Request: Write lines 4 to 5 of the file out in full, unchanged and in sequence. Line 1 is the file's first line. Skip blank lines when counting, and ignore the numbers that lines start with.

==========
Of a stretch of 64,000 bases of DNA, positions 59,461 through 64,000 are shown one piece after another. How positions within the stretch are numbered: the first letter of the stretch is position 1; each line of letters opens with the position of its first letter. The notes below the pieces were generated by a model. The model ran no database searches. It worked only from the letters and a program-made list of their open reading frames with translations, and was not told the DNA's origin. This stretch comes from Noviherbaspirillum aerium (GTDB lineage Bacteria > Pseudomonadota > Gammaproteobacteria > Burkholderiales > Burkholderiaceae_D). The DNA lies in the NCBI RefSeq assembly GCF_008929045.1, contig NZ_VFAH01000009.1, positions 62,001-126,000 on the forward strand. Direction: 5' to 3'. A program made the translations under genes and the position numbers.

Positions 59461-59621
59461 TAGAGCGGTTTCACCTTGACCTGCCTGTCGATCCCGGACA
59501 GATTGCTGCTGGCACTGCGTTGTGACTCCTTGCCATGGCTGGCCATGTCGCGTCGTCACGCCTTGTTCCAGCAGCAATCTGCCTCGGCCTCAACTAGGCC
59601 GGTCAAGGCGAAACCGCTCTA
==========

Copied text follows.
59501 GATTGCTGCTGGCACTGCGTTGTGACTCCTTGCCATGGCTGGCCATGTCGCGTCGTCACGCCTTGTTCCAGCAGCAATCTGCCTCGGCCTCAACTAGGCC
59601 GGTCAAGGCGAAACCGCTCTA